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Developmental Dynamics

Cover image for Vol. 241 Issue 4

April 2012

Volume 241, Issue 4

Pages C1–C1, 639–829

  1. Cover

    1. Top of page
    2. Cover
    3. Highlights
    4. ArtPix
    5. Research Articles
    6. Techniques
    7. Patterns & Phenotypes
    1. You have full text access to this OnlineOpen article
      Cell–cell adhesion defects in Mrj mutant trophoblast cells are associated with failure to pattern the chorion during early placental development (page C1)

      Erica D. Watson, Martha Hughes, David G. Simmons, David R.C. Natale, Ann E. Sutherland and James C. Cross

      Article first published online: 12 MAR 2012 | DOI: 10.1002/dvdy.23765

  2. Highlights

    1. Top of page
    2. Cover
    3. Highlights
    4. ArtPix
    5. Research Articles
    6. Techniques
    7. Patterns & Phenotypes
    1. You have full text access to this OnlineOpen article
      Highlights in DD

      Julie C. Kiefer

      Article first published online: 12 MAR 2012 | DOI: 10.1002/dvdy.23757

  3. ArtPix

    1. Top of page
    2. Cover
    3. Highlights
    4. ArtPix
    5. Research Articles
    6. Techniques
    7. Patterns & Phenotypes
    1. You have full text access to this OnlineOpen article
      DD ArtPix

      Article first published online: 12 MAR 2012 | DOI: 10.1002/dvdy.23766

  4. Research Articles

    1. Top of page
    2. Cover
    3. Highlights
    4. ArtPix
    5. Research Articles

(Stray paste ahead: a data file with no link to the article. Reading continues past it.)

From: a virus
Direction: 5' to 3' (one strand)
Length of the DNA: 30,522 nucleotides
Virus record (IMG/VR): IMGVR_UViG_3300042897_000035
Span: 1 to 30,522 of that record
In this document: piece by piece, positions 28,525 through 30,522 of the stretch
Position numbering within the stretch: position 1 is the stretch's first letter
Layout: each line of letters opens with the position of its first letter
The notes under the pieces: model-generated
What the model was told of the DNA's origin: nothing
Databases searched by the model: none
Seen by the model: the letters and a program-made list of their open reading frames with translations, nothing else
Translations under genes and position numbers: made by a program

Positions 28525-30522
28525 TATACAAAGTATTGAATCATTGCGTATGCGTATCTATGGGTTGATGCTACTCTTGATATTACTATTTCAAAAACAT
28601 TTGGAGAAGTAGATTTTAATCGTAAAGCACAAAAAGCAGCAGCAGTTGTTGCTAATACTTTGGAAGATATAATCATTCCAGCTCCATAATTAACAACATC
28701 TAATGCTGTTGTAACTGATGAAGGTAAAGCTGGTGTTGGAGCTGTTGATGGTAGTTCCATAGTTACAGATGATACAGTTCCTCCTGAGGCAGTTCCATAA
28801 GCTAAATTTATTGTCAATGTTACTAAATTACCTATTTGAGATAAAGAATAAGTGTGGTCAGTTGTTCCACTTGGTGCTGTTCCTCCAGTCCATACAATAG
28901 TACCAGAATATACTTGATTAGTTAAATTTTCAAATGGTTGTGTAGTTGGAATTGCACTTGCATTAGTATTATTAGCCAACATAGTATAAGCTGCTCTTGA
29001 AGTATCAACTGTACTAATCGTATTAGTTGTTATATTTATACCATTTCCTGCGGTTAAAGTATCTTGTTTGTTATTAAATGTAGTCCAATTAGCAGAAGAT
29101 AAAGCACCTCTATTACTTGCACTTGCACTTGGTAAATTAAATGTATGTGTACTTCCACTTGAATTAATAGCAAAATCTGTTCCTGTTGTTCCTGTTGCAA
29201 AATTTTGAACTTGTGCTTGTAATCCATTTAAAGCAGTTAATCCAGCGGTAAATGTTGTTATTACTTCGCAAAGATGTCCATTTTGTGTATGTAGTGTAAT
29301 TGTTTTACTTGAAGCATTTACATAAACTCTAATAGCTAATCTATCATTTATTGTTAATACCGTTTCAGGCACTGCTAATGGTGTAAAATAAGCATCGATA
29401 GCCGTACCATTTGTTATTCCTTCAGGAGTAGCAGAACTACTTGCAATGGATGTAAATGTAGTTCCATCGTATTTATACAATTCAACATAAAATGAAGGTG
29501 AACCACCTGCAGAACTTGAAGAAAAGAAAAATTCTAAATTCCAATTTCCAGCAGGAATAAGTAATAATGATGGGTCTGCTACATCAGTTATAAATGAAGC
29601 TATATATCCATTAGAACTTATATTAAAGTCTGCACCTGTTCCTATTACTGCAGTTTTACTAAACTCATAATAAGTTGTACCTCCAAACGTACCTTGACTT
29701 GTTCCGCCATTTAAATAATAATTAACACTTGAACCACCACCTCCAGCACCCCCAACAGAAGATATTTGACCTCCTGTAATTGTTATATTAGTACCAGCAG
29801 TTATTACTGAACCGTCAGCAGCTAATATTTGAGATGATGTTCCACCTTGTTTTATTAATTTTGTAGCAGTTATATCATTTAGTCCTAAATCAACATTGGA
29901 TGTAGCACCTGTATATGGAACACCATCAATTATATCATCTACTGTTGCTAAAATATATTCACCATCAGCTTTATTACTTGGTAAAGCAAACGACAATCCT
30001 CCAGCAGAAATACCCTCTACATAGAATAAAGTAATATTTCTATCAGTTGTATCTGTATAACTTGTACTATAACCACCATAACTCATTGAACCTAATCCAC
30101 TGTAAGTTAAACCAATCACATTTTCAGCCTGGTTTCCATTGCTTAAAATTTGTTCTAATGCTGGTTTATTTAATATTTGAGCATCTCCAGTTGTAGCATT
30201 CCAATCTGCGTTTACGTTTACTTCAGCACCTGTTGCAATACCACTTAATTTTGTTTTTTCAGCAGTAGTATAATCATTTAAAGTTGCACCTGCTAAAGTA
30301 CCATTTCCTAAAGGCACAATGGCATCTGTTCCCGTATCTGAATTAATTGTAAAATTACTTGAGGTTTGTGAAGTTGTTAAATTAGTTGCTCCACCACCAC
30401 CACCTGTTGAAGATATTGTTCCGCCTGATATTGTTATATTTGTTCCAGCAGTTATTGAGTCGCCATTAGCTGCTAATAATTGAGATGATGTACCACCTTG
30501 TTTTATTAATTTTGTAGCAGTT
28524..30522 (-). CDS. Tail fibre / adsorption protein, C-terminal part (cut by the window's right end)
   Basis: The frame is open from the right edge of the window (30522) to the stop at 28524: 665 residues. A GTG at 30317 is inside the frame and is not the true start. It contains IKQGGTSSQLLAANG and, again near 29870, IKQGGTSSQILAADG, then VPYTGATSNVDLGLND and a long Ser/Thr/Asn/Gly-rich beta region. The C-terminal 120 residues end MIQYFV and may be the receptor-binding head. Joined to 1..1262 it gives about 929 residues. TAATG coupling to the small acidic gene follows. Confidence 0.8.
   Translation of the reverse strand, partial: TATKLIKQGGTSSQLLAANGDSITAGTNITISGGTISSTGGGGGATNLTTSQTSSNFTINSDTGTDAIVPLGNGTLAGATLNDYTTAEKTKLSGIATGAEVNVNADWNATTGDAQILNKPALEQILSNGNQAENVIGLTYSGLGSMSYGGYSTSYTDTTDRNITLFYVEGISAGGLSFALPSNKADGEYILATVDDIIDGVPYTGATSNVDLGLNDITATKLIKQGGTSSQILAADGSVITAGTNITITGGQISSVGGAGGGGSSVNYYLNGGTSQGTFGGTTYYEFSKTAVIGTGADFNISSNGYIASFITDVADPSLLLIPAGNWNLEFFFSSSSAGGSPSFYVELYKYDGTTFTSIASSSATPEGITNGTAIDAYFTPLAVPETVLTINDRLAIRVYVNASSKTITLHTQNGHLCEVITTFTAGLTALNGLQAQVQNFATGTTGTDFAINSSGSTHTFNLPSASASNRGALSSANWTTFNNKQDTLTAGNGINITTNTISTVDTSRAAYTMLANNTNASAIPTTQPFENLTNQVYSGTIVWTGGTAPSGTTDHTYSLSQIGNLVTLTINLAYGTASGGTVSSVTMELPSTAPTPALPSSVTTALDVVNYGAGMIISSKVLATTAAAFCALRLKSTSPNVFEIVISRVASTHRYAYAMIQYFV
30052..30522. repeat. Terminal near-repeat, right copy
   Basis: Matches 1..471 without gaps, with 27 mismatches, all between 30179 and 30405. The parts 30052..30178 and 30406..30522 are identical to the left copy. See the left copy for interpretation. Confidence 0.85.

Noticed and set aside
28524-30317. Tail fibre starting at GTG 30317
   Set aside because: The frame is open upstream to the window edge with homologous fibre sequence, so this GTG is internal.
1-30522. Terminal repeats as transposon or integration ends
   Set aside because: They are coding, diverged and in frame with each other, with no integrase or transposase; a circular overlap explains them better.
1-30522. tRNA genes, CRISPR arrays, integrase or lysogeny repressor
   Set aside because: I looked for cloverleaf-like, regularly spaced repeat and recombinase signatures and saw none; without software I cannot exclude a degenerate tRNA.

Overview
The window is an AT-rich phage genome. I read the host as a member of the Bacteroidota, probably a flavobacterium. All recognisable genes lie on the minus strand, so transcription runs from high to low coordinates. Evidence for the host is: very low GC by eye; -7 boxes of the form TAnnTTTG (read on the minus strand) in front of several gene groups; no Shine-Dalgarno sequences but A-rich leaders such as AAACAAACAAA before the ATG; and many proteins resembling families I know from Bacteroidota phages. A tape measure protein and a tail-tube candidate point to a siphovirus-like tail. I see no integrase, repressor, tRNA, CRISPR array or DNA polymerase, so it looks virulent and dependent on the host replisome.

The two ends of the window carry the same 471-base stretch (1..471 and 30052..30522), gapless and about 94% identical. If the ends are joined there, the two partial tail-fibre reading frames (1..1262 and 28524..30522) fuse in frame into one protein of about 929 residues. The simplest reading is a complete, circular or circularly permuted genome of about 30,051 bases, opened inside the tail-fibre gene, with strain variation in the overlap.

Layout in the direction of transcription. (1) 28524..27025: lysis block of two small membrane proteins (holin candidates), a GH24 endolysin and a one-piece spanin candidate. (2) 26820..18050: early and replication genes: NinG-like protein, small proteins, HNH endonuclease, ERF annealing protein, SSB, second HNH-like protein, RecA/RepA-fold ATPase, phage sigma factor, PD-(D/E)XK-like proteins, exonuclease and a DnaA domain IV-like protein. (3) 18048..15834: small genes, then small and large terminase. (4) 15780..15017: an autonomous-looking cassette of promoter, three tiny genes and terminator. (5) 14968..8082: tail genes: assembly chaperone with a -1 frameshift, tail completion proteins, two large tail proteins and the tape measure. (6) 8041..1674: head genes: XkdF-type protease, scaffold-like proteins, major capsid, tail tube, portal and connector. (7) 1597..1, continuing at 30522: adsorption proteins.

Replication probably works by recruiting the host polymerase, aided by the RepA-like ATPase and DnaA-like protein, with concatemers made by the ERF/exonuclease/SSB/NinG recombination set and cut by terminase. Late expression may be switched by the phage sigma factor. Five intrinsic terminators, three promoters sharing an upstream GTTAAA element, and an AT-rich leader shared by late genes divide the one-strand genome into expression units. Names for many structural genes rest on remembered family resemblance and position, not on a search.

6. Techniques
    7. Patterns & Phenotypes
    1. You have full text access to this OnlineOpen article
      Dynamic regulation of sarcoplasmic reticulum Ca2+ stores by stromal interaction molecule 1 and sarcolipin during muscle differentiation (pages 639–647)

      Malini Seth, Tianyu Li, Victoria Graham, Jarrett Burch, Elizabeth Finch, Jonathan A. Stiber and Paul B. Rosenberg

      Article first published online: 12 MAR 2012 | DOI: 10.1002/dvdy.23760

      Key findings:

      • Differentiating myotubes lacking functional STIM1 exhibit diminished calcium store content and upregulation of sarcolipin (SLN), an inhibitor of the sarcoplasmic reticulum (SR) calcium pump.

      • Sarcolipin overexpression in myotubes reduced store-operated calcium entry, reduced SR Ca2+ content, and delayed muscle differentiation.

      • STIM1 is reduced in sarcolipin overexpressing myotubes, and reintroduction of STIM1 into sarcolipin overexpressing myotubes can rescue the defect in store-operated calcium entry.

      • During mouse muscle development SLN is highly expressed in embryonic muscle, while the expression of STIM1 is upregulated postnatally.